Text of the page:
Modifying caspase-3 activity by altering allosteric networks.

Cade C, Swartz P, MacKenzie SH, Clark AC - Biochemistry (2014)

Conformational states of caspases. The procaspase monomerformsdimers either through folding and assembly, where the dimer is themost stable form (effector caspases, for example), through interactionwith death receptors (initiator caspases, for example), or throughthe action of kosmotropes (sodium citrate, for example). The dimerof the zymogen contains inactive and active conformations. Cleavageof the intersubunit linker (red loop) results in the formation oftwo active site loops, called L2 and L2′ (see Figure 2), colored green and red, respectively, and separationof the two subunits (large subunit, dark blue; small subunit, lightblue) to form the protomer. In the inactive zymogen-like caspase form,loop L2′ (green) remains bound in the dimer interface and theactive site loops are disordered. In the active caspase, L2′interacts with L2 of the opposite protomer and stabilizes the activeconformation. The equilibrium between the active and zymogen-likecaspase is affected by binding of substrate in the active site orallosteric inhibitor to the dimer interface (or other allosteric sites).As described here, the mature caspase ensemble also contains an inactiveconformer characterized by an intact substrate-binding pocket anddestabilized helix 3.
© Copyright Policy
Related In: Results  -  Collection

License
Show All Figures
getmorefigures.php?uid=PMC4263430&req=5

fig1: Conformational states of caspases. The procaspase monomerformsdimers either through folding and assembly, where the dimer is themost stable form (effector caspases, for example), through interactionwith death receptors (initiator caspases, for example), or throughthe action of kosmotropes (sodium citrate, for example). The dimerof the zymogen contains inactive and active conformations. Cleavageof the intersubunit linker (red loop) results in the formation oftwo active site loops, called L2 and L2′ (see Figure 2), colored green and red, respectively, and separationof the two subunits (large subunit, dark blue; small subunit, lightblue) to form the protomer. In the inactive zymogen-like caspase form,loop L2′ (green) remains bound in the dimer interface and theactive site loops are disordered. In the active caspase, L2′interacts with L2 of the opposite protomer and stabilizes the activeconformation. The equilibrium between the active and zymogen-likecaspase is affected by binding of substrate in the active site orallosteric inhibitor to the dimer interface (or other allosteric sites).As described here, the mature caspase ensemble also contains an inactiveconformer characterized by an intact substrate-binding pocket anddestabilized helix 3.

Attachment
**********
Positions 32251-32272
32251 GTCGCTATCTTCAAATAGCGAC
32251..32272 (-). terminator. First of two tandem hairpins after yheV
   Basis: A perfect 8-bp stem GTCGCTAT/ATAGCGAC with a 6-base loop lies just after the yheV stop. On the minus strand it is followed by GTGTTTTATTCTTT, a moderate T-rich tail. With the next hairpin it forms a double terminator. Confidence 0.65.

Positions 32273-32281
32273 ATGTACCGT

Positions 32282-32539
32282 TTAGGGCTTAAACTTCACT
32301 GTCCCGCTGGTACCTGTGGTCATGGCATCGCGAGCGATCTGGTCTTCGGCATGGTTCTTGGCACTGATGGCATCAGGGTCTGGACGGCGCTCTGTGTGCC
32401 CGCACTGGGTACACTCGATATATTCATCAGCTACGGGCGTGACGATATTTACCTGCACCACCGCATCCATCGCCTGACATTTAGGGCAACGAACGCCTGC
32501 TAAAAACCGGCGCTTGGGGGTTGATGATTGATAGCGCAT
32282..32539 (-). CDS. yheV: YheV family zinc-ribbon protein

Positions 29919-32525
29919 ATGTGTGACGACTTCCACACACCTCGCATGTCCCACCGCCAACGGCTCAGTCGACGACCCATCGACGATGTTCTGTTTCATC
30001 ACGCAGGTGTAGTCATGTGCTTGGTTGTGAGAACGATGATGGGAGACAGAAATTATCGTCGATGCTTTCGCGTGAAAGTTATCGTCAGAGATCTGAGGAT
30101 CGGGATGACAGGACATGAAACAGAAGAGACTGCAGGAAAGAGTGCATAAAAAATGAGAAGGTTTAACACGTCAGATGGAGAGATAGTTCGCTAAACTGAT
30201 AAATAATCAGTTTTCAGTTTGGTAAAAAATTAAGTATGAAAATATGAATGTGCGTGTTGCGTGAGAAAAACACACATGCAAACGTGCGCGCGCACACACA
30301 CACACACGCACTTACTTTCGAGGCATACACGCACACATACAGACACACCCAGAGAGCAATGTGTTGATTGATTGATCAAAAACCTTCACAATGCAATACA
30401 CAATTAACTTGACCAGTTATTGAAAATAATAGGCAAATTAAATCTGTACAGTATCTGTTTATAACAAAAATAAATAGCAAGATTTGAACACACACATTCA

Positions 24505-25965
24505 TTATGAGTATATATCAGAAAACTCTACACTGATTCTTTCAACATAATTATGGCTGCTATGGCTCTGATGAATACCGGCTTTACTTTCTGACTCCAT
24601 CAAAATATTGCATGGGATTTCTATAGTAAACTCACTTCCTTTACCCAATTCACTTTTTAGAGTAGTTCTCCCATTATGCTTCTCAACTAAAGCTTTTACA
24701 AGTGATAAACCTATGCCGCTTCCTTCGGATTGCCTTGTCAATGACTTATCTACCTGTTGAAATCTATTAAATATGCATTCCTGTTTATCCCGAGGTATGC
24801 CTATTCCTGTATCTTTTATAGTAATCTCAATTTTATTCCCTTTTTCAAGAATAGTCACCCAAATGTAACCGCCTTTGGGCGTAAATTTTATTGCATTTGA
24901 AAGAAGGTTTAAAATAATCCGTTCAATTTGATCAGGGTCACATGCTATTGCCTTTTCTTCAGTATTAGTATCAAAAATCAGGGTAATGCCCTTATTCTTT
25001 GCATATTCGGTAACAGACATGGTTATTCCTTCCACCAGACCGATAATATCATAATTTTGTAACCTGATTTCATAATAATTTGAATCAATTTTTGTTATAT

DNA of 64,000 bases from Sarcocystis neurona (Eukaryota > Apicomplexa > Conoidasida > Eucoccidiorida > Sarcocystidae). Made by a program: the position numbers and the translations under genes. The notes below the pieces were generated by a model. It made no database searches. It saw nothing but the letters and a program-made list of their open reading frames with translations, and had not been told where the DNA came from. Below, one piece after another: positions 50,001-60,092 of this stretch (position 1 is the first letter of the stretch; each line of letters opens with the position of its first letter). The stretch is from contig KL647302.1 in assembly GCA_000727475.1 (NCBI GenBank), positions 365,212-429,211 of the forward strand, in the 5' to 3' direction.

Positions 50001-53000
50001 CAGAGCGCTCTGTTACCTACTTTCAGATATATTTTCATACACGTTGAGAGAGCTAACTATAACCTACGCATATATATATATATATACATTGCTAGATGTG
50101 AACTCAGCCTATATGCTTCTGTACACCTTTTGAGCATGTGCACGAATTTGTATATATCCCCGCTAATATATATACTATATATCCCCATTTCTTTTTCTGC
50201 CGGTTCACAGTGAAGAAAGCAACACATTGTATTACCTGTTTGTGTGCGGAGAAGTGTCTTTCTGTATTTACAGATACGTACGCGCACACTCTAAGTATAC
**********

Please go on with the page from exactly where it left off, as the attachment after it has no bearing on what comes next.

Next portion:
Mentions: Caspases have a number of conformationalstates in the zymogen as well asthe cleaved forms (Figure 1). The procaspasemonomer assembles to an inactive dimer either through folding andassembly, in association with death receptors in the cell, or in thepresence of kosmotropes in vitro.1−4 Depending on the procaspase, thedimer also forms an active yet uncleaved conformation.5 In general, caspases are activated by cleavage of thepolypeptide chain in a region that separates the large and small subunits(intersubunit linker) (see ref (2) for a review of caspase structures and activation). Thecleaved caspase is found in an inactive zymogen-like form, where theactive sites are not well ordered, as well as a mature, active conformationwith intact active sites. The equilibrium between the apo-caspase(inactive) and the mature caspase is modulated by binding of substratein the active site or by binding of inhibitors in allosteric sites.6

Bottom Line: Mutations in presumed allosteric networks also decrease activity, although large structural changes are not observed.In contrast to the effects of small molecule allosteric regulators, the substrate-binding pocket is intact in the mutant, yet the enzyme is inactive.Overall, the data show that the caspase-3 native ensemble includes the canonical active state as well as an inactive conformation characterized by an intact substrate-binding pocket, but with an altered helix 3.

View Article: PubMed Central - PubMed

Affiliation: Department of Molecular and Structural Biochemistry and ‡Center for Comparative Medicine and Translational Research, North Carolina State University , Raleigh, North Carolina 27695, United States.

ABSTRACT
Caspases have several allosteric sites that bind small molecules or peptides. Allosteric regulators are known to affect caspase enzyme activity, in general, by facilitating large conformational changes that convert the active enzyme to a zymogen-like form in which the substrate-binding pocket is disordered. Mutations in presumed allosteric networks also decrease activity, although large structural changes are not observed. Mutation of the central V266 to histidine in the dimer interface of caspase-3 inactivates the enzyme by introducing steric clashes that may ultimately affect positioning of a helix on the protein surface. The helix is thought to connect several residues in the active site to the allosteric dimer interface. In contrast to the effects of small molecule allosteric regulators, the substrate-binding pocket is intact in the mutant, yet the enzyme is inactive. We have examined the putative allosteric network, in particular the role of helix 3, by mutating several residues in the network. We relieved steric clashes in the context of caspase-3(V266H), and we show that activity is restored, particularly when the restorative mutation is close to H266. We also mimicked the V266H mutant by introducing steric clashes elsewhere in the allosteric network, generating several mutants with reduced activity. Overall, the data show that the caspase-3 native ensemble includes the canonical active state as well as an inactive conformation characterized by an intact substrate-binding pocket, but with an altered helix 3. The enzyme activity reflects the relative population of each species in the native ensemble.

Show MeSH
Related in: MedlinePlus